Argo Online recently entered the crowded field of Korean MMOGs adapted for Western markets. Burda, the publisher responsible for bringing the innovative 3rd-person MOBA-esque Loco Online to western markets, is hoping to stake their free-to-play, full-featured claim on Argo Online. Does Argo truly deliver something players can’t find elsewhere? Or, with an estimated 400 Asian MMOGs produced every six months, in a staggering number of elsewheres?
At first brush, no. A lot about Argo Online seems overly familiar. If you closed your eyes and pictured an user interface, then added some item store frills and sans-serif free-to-play font (do all Asian MMOG ports use the same typeset?), you’d picture the Argo Online UI perfectly. The graphics about as good as you’ll find in a purpose-built free-to-play where bandwidth is a serious consideration.
Argo’s official site is cookie-cutter F2P – with only a short overview of the game, some screens, four videos, and no visible means to interact with the community. The item store premise is solidly rooted in the 3 C’s – cosmetics, consumables, and convenience items (i.e. XP boosters). And Argo’s gameplay has the usual niggles – jarring FFXIV-esque transitions, forgettable dialogue, and one-dimensional combat encounters bereft of any need for strategy or thought.
Yet other things about the game aren’t quite as formulaic. The game is touted as post-apocalyptic, but the graphics are anything but steeped in rust and wasteland. Argo’s story is fairly offbeat, a fact hinted at by my character being a tech-based Paladin. Sometimes it felt as if common elements of sci-fi and fantasy were put in a blender with a smattering of World of Warcraft and Aion, and Argo Online came out. The world is pretty – floating crystals, lush greenery, chimney-shaped rocks overlooking deserts. Gameplay-wise, Argo features combat mounts with distinct weapons, as well as troop carriers that can haul up to 5 friends, which could really change the tide in an open world PvP fight.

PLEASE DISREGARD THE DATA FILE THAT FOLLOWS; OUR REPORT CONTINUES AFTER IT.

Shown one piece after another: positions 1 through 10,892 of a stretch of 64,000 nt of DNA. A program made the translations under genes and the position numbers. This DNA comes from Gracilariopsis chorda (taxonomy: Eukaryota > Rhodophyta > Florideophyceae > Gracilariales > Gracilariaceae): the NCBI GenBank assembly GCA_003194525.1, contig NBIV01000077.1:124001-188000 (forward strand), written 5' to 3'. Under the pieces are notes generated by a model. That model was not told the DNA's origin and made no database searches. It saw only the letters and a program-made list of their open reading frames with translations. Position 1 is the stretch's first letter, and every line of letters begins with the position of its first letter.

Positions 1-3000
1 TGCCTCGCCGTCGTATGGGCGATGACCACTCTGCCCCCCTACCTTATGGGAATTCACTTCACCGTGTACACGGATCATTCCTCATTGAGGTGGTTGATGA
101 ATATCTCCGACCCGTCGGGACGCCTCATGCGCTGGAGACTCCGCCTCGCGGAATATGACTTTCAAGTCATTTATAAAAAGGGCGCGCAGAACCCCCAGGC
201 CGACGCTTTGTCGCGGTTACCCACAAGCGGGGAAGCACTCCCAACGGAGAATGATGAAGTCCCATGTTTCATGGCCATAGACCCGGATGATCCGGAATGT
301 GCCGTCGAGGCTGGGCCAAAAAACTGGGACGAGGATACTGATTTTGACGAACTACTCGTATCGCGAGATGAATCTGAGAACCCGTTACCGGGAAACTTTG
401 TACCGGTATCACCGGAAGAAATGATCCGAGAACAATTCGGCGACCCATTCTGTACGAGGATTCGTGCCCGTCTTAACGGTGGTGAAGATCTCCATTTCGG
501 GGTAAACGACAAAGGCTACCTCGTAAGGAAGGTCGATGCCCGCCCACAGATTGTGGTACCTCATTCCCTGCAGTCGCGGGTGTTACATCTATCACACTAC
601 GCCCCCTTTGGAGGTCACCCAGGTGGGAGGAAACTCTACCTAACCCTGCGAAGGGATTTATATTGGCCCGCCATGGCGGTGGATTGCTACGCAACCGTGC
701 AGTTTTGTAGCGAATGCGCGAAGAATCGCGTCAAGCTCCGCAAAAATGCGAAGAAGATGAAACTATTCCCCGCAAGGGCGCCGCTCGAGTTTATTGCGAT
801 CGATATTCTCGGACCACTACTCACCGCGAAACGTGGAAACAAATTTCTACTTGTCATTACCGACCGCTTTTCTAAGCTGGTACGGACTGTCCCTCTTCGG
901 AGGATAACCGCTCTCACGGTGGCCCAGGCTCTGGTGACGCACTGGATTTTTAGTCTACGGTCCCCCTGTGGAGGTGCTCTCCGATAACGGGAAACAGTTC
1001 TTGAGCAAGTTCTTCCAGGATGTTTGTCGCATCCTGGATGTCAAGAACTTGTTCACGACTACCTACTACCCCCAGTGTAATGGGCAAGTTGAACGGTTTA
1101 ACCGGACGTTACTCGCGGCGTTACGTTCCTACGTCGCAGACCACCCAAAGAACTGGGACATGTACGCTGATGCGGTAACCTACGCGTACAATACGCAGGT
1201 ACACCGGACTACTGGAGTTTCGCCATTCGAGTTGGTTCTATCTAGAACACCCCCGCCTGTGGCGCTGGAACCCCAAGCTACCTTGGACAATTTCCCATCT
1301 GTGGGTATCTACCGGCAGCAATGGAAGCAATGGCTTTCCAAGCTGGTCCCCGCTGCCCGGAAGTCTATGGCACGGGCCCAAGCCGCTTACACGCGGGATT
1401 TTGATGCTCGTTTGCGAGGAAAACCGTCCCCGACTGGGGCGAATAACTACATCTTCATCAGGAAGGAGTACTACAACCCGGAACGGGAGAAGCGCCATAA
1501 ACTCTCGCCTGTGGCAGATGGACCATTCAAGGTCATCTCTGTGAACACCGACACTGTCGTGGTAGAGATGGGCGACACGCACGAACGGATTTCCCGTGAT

I logged in with a Nobilian Paladin. Nobilians are the steampunkish, tech-driven side, while the Floressians are the Luddite nature lovers. The two sides fight for Earthdium, an element that is used for powering mounts, upgrading equipment, crafting, and “backpacks” – which grant over-the-top combat and movement actions, such as switching into attack mode (to increase damage) or dash mode (to perform acrobatic double jumps and Aion-style floating descents).
While we didn’t explore PvP in the demo, Argo Online’s Ryan Morgan noted that the game’s completely open PvP nature (with guards to protect the newbie isles) and large scale, 100 vs. 100 PvP battles are what make Argo really unique. These battles occur twice a day, and players must sign up for a slot in advance. Whichever side wins gets access to massive Earthdium mines. Given that Earthdium powers nearly everything in the game, the reward is potentially worth the effort. Ryan also mentioned that a novel RTS mode is also in the works, with 1v1, 3v3, and 5v5 battles set in a base-building format a la Starcraft.
Ryan and I zoned into Mortalis, the game’s first big PvP dungeon. A public quest greeted us on zone-in, which was a great way to inspire some instant teamwork. The zone was set up much like Aion’s Abyss, with the two factions starting at either end and enormous bloated fly bosses (and the real loot) at dead center. At level 50, these level 40-ish bosses weren’t much of a match for us, but Argo’s extensive animation work took center stage as the flies hovered, zoomed, bit, and stung.
For more of a challenge, Ryan took me into Shine Desert for a glimpse of the endgame. Shine Desert is where the most Nobilians and Floressians come to do battle. Even at our advanced level, we ducked into a corner as a Floressian on the hunt passed by. That brought back memories of any number of free-for-all PvP games, where enemies lurked on every trodden path. That isn’t necessarily my brand of gameplay anymore, but your mileage may vary.
If you haven’t yet been bitten by the free-to-play bug and are looking for an full-featured, accessible game with plenty of potential, you could do much worse than Argo Online. The promise of massive scale PvP with more than a hint of games like Runes of Magic (free-to-play implementation, not to mention a strong showing from the German speakers), Aion (“pretty” look and feel), Warhammer Online (public quests), and many more MMOGs, all contained within a very familiar UI, make Argo Online a contender in the astoundingly crowded traditional fantasy free-to-play MMOG market.
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